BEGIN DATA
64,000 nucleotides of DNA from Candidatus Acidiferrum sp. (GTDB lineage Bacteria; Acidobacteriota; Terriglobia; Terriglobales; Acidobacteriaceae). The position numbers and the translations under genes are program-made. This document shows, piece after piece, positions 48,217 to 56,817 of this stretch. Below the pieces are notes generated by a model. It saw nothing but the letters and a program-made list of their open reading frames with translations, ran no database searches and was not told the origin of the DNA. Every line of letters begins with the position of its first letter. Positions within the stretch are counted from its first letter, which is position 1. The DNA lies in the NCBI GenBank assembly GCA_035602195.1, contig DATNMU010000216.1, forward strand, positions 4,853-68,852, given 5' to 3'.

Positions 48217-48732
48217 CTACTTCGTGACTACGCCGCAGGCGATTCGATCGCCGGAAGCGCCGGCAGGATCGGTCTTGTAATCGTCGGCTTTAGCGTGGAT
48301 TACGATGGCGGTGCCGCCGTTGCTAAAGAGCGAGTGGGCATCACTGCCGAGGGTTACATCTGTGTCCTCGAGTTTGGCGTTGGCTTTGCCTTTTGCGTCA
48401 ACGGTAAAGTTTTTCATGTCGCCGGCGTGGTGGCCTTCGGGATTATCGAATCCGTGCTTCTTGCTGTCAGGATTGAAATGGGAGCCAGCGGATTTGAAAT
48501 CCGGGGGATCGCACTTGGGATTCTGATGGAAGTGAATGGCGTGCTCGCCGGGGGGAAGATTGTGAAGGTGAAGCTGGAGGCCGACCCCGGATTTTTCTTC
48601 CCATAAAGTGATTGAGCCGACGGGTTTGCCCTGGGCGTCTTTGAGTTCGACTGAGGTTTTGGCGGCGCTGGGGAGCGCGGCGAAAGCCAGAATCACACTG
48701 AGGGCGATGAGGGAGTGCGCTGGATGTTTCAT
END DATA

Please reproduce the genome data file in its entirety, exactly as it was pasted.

64,000 nucleotides of DNA from Candidatus Acidiferrum sp. (GTDB lineage Bacteria; Acidobacteriota; Terriglobia; Terriglobales; Acidobacteriaceae). The position numbers and the translations under genes are program-made. This document shows, piece after piece, positions 48,217 to 56,817 of this stretch. Below the pieces are notes generated by a model. It saw nothing but the letters and a program-made list of their open reading frames with translations, ran no database searches and was not told the origin of the DNA. Every line of letters begins with the position of its first letter. Positions within the stretch are counted from its first letter, which is position 1. The DNA lies in the NCBI GenBank assembly GCA_035602195.1, contig DATNMU010000216.1, forward strand, positions 4,853-68,852, given 5' to 3'.

Positions 48217-48732
48217 CTACTTCGTGACTACGCCGCAGGCGATTCGATCGCCGGAAGCGCCGGCAGGATCGGTCTTGTAATCGTCGGCTTTAGCGTGGAT
48301 TACGATGGCGGTGCCGCCGTTGCTAAAGAGCGAGTGGGCATCACTGCCGAGGGTTACATCTGTGTCCTCGAGTTTGGCGTTGGCTTTGCCTTTTGCGTCA
48401 ACGGTAAAGTTTTTCATGTCGCCGGCGTGGTGGCCTTCGGGATTATCGAATCCGTGCTTCTTGCTGTCAGGATTGAAATGGGAGCCAGCGGATTTGAAAT
48501 CCGGGGGATCGCACTTGGGATTCTGATGGAAGTGAATGGCGTGCTCGCCGGGGGGAAGATTGTGAAGGTGAAGCTGGAGGCCGACCCCGGATTTTTCTTC
48601 CCATAAAGTGATTGAGCCGACGGGTTTGCCCTGGGCGTCTTTGAGTTCGACTGAGGTTTTGGCGGCGCTGGGGAGCGCGGCGAAAGCCAGAATCACACTG
48701 AGGGCGATGAGGGAGTGCGCTGGATGTTTCAT